Craft: The Elements of Design in Writing

Anne C. Miles > Writing > Craft: The Elements of Design in Writing

I woke up with this. I think I dreamed about it. Sometime during the night I decided writing and design were the same thing. I remember my first Elements of Design class. We had to make these notebooks, a page at a time. We made the pages from construction paper and had to find examples of each element in magazines. We did one page a week. It was a pain, but the assignment stuck with me.

Yes, I’m a designer.

Repetition
Scale
Contrast
Color
Alignment
Line/ Shape
White space

So anyhow. This got me thinking about how I would do such a notebook with writing. You’d think I’d be able to find such in magazines. But no. For one thing, most magazines don’t have fiction. Or not much. For another thing, I really don’t want to fight for permission to use other people’s work. So I’ll have to write some examples myself.

Anyhow. Enough of that. Can I come up with snippets for each element?

I’ll start with an easy one. Repetition.

This is a favorite device of mine. If you’ll forgive me, my short story The Fool is a great example. It’s really short.


The Fool

The lemon meringue pie at Patti’s in Grand Rivers, Kentucky boasts a height of 4 feet, six inches. It takes two men four days to eat one, and a slice tastes better than ambrosia. Well. We was driven’ close to that neck o’ the woods and I said to my missus, I said, “Missus. We need to stop at Patti’s and get us some pie.”

My missus likes to eat, you see. I thought that pie would grab her.

Don’t you know what the missus said? She said, “What in tarnation are you thinkin’? We cain’t get no pie. We have the dog with us and it will die in this heat.”

Darned if she wasn’t right. I thought a second and then I had an idea.

“Don’t they have a pettin’ zoo at that place?” I screwed my face up, thinkin’.

“They do,” affirmed the missus.

“Well then, we’ll just ask them to add our dog,” I said. I was proud of my solution.

So we pulled up to the restaurant and I parked our Ford truck and we got out and went in. I walked up to the lady at the reception and asked her. I asked, “Ken I put my dog in yer pettin’ zoo? I’d like to have some pie.”

That woman just blinked at me. Then she said “’Scuse me.”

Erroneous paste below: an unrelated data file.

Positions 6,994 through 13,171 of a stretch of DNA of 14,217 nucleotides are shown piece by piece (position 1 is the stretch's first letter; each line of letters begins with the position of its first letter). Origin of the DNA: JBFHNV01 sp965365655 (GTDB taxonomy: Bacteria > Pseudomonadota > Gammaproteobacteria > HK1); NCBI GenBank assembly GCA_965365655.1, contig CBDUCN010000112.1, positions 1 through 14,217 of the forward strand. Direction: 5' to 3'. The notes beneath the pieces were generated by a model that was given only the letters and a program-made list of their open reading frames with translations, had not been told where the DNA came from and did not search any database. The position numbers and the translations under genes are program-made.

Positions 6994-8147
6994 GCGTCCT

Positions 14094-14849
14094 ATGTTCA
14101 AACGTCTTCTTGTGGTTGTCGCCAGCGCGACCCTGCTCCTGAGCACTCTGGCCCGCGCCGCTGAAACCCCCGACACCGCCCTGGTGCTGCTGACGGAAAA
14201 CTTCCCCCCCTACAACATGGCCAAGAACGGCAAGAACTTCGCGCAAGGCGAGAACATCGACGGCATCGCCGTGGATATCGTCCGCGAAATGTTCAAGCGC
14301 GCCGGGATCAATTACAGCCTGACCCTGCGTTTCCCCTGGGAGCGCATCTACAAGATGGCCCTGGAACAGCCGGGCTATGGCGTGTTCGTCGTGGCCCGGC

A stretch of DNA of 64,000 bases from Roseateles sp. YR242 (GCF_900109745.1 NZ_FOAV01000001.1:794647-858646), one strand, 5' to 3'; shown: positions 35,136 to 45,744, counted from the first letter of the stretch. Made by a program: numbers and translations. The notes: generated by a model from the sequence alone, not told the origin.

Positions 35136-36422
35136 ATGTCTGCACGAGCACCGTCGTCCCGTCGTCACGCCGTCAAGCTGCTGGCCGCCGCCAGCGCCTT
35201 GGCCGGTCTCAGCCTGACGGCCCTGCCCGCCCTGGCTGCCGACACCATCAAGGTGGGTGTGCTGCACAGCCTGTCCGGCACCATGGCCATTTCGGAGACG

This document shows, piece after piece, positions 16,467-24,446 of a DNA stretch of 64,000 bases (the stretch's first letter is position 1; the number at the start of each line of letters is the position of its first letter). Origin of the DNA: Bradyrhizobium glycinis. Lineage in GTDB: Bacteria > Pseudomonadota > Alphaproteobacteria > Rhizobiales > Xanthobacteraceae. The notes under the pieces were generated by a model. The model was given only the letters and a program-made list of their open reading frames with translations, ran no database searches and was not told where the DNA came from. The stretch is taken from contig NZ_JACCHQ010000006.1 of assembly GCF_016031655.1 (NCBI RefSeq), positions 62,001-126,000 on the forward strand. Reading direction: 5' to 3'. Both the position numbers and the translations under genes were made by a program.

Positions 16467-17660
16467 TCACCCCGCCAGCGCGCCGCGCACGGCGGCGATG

She went to get her boss.

Her boss was a lady who had had too much pie if you get my meanin’. She waddled down the steps of the office and came up to me and looked me up and down like I was a rodent. I tell you I mighta left right then, but I love my pie. So I asked her, I asked, “Ken I put my dog in yer pettin’ zoo? I’d like to have some pie.”

That woman just blinked at me.

I ‘splained. “It’s hot outside and even if I crack the winder, the dog cain’t take the heat. I hate to go on down the road but I’ll have to. But if he can sit in yer zoo then I can eat and he’ll be happy. You have a empty pen, I done seen it.”

That woman just blinked at me. Then she said “’Scuse me.”

She went to get her boss.

Her boss was a feller in a suit who looked like he’d swallered a mess o’ crawdads alive. But we got along fine. At first I was nervous with him on account of the suit, and the crowd that had gathered watching all this unfold, but I love my pie. So I asked him, I asked, “Ken I put my dog in yer pettin’ zoo? I’d like to have some pie.”

That man busted out laughin’ and clapped me on the back and said I was the best thing that had happened to him all day. So we went and got my Shih Tzu while he got his keys. Then me and the missus and the dog, and the crowd and the Boss marched out to the pen and he unlocked it and we put Killer inside.

Killer tilted his head at us and barked at the pig next door. The kids all petted him and everyone cheered.

Me and the Missus, we got our pie. I tell ya. I’m a fool for pie.


See how I used repetition? Fun. One more example. I used to tell this story to my son to get him to clean his room.


Dust Bunnies

One day Mama told Sam to clean his room. She told him to put his doohickeys away.

“Do it now,” she said. “Or the problem will grow.”

Sam didn’t want to. He crossed his arms.

He looked under his bed.